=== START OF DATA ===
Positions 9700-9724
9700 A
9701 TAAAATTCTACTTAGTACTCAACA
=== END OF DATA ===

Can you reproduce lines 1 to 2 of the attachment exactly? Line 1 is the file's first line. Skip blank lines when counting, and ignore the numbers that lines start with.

Positions 9700-9724
9700 A